Calling media "dated" as strictly a pejorative needs to stop. It implies that only contemporary works matter because they're about The Way We Live Now, ignoring the archival value of a cultural statement. Sure, there's a spectrum through which one can have this conversation, but it very often winds up as a dead-end. If there is a common complaint with Mann's work, it's that his attempts at staying in the vanguard of taste fossilize portions of his works in amber -- specifically with music.

So much of how we process and compartmentalize taste and our own sense of time comes from nostalgia, that created bridge between actual experience and remembered experience. That's how Will Graham inserts himself into the headspace of a psychopath, dissecting and disseminating photographs, home movies, official reports, tape recordings repeatedly to derive new meanings. Mann frames Graham as a character trapped within half-remembered dreams and states: behind bars, staring at screens, aside rain-soaked windows gazing outward.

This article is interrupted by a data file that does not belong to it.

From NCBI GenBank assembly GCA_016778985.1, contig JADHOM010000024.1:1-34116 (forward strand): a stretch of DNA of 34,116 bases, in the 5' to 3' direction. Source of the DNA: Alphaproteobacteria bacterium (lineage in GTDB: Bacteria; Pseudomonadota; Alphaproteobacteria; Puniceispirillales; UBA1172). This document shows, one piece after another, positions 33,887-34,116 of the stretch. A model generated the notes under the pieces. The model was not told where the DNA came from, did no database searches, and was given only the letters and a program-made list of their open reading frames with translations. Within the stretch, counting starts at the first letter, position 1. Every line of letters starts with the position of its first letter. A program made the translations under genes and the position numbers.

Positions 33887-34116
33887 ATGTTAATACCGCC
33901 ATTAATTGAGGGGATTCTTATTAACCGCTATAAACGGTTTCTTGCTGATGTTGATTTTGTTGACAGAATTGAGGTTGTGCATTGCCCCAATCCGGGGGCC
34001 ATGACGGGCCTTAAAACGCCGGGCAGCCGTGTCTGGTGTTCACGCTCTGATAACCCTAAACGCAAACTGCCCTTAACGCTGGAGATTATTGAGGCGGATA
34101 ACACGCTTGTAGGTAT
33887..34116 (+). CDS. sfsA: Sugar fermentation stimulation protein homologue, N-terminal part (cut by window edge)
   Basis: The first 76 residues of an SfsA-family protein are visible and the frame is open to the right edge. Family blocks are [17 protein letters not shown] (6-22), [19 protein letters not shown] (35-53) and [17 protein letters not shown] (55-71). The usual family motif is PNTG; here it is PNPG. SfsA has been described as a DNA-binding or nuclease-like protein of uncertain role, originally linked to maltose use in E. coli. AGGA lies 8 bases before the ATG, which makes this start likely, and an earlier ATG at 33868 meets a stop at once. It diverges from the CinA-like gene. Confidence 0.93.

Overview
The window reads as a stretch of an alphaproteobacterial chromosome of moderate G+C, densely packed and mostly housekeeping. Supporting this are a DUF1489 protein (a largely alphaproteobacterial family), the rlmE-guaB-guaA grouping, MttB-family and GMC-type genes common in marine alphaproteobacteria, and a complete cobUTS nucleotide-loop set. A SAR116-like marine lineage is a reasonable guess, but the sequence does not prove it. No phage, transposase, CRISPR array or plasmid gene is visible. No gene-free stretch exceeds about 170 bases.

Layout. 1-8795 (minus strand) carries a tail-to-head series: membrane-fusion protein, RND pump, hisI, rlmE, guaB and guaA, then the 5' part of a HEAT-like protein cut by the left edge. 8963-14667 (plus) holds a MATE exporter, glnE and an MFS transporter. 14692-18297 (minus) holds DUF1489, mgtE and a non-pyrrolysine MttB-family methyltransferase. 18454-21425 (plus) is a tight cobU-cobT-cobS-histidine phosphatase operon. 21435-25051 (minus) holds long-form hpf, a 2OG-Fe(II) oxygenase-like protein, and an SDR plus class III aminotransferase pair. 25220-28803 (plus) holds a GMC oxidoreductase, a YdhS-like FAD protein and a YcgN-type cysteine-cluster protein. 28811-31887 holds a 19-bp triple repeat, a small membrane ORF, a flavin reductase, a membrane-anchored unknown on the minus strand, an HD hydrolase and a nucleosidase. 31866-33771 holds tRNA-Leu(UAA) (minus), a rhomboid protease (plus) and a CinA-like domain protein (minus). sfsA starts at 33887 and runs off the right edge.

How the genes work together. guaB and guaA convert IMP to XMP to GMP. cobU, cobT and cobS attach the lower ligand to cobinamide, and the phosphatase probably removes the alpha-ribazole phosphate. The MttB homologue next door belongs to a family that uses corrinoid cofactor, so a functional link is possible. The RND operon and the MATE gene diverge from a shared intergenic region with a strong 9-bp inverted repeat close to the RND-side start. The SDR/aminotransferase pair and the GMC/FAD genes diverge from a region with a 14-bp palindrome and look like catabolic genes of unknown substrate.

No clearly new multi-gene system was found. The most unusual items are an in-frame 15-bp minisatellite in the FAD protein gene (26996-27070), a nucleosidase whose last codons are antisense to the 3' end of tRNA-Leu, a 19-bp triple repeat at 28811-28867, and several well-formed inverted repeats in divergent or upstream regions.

Graham, Dollarhyde, and Lecktor operate their personal universes with extreme precision, and Graham's ability to empathize -- "see" past his own experience -- makes him the best. He wouldn't be a Mann-man if he wasn't the obsessive, self-destructive hero.

tl;dr - This movie rules, and you're not better than what you watch.

Block or Report

Jake liked these reviews